Wednesday 10 December: "Day Without a Gay"

Laurence Horn laurence.horn at YALE.EDU
Tue Dec 9 20:53:57 UTC 2008

Some are harder to contexualize than others:  "call in gasless"?
There's also, in a related snowclone", "stage an X-out" (< sick-out,
I assume based on walk-out), such as staging a gay-out or queer-out.
(Too close to outing?)  And there's always the blue flu for police
job actions, although I don't know if that's sponsored snowclones,
given the rhyme factor.  Hair stylists  staging a do-flu?  Tiger-cage
cleaners putting on a zoo-flu?  Underpaid rabbis organizing
for...well, you get the idea.


At 3:11 PM -0500 12/9/08, Benjamin Zimmer wrote:
>On Tue, Dec 9, 2008 at 1:05 PM, Arnold Zwicky <zwicky at> wrote:
>>  tomorrow is International Human Rights Day, and for the occasion two
>>  San Franciscans have spearheaded a protest and boycott (across the
>>  U.S.) on behalf of gay rights and in opposition to California's
>>  Proposition 8 (banning same-sex marriage).  two points of linguistic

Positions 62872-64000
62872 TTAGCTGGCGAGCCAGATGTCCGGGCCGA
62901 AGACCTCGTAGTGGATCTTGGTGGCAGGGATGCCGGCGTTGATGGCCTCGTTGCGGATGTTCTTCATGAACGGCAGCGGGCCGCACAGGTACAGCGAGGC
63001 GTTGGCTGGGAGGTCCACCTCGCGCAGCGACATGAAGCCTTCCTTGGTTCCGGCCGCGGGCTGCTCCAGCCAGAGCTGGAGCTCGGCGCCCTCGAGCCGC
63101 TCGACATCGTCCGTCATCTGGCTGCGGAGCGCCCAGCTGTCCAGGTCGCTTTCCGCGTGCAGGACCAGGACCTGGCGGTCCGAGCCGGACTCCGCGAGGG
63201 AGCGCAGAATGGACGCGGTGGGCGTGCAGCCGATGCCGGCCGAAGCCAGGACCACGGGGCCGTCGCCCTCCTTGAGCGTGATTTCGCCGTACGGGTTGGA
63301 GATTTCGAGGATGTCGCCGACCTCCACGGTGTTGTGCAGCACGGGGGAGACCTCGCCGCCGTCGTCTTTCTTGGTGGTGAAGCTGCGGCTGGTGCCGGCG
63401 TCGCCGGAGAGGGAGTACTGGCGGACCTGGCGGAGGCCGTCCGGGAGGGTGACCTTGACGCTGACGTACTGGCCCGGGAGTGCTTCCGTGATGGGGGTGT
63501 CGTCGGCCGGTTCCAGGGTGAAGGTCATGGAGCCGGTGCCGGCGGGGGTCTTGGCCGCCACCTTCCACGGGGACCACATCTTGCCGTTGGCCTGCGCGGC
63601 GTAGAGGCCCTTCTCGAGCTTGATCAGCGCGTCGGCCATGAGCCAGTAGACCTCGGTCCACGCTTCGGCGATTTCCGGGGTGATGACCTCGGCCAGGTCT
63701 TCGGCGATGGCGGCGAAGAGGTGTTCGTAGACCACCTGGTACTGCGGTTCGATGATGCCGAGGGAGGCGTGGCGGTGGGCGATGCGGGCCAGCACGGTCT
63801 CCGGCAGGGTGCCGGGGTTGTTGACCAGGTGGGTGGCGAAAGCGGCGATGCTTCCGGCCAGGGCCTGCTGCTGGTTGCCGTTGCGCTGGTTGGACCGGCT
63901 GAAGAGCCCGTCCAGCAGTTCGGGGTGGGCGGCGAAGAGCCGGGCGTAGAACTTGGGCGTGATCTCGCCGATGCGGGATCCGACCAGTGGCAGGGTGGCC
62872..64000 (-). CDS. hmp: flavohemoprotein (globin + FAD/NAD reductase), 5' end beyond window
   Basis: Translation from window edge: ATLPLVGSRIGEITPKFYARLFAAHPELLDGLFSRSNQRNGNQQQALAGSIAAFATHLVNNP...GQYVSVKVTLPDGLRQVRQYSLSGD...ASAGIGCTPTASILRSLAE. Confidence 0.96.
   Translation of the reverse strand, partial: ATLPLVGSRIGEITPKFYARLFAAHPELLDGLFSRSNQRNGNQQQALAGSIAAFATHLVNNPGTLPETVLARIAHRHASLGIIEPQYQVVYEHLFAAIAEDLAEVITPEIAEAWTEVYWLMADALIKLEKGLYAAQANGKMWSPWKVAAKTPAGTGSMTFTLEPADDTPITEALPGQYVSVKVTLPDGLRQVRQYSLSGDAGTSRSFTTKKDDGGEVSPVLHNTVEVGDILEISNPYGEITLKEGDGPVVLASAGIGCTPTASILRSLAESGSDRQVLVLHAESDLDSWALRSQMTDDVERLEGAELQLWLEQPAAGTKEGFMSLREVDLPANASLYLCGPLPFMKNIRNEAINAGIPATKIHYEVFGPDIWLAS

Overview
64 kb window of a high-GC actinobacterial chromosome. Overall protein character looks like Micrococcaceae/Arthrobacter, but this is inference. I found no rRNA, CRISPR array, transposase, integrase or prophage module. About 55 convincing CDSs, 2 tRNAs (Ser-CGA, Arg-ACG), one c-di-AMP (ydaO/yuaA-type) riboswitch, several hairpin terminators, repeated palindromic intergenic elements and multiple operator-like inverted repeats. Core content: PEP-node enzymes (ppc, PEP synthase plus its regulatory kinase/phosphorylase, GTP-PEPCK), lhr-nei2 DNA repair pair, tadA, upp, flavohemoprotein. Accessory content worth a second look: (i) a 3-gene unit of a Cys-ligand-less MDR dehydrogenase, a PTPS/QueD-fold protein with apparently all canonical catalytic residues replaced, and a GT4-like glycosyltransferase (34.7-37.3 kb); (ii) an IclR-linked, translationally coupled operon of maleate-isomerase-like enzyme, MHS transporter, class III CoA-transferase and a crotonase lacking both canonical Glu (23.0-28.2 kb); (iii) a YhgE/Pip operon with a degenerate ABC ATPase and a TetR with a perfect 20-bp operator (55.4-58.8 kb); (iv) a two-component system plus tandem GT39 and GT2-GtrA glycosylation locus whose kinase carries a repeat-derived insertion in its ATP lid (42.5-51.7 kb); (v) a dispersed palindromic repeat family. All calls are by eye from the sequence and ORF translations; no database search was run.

>>  interest: the name of the event is "A Day Without a Gay", and people
>>  are encouraged to "call in gay" from work.
>>  "call in gay" is of course based on the idiom "call in sick".
>It appears that one inspiration for the snowclone-y substitution of
>"call in sick" with "call in gay" is this quote, attributed to lesbian
>activist Robin Tyler:
>"If homosexuality is a disease, let's all call in queer to work:
>'Hello. Can't work today, still queer.'"
>This reminds me a bit of the "driving while X" snowclone. Here are
>some other "call in X (to work)" variations attested on the Web:
>gray [referring to hair dye]
>seasonally affective
>>>From a Google search of: <"call in * to work" -"call in sick|late|gay|queer">
>(Many are of the negative form, "you can't call in X to work", or the
>interrogative, "can I call in X to work?")
>--Ben Zimmer
>The American Dialect Society -

The American Dialect Society -

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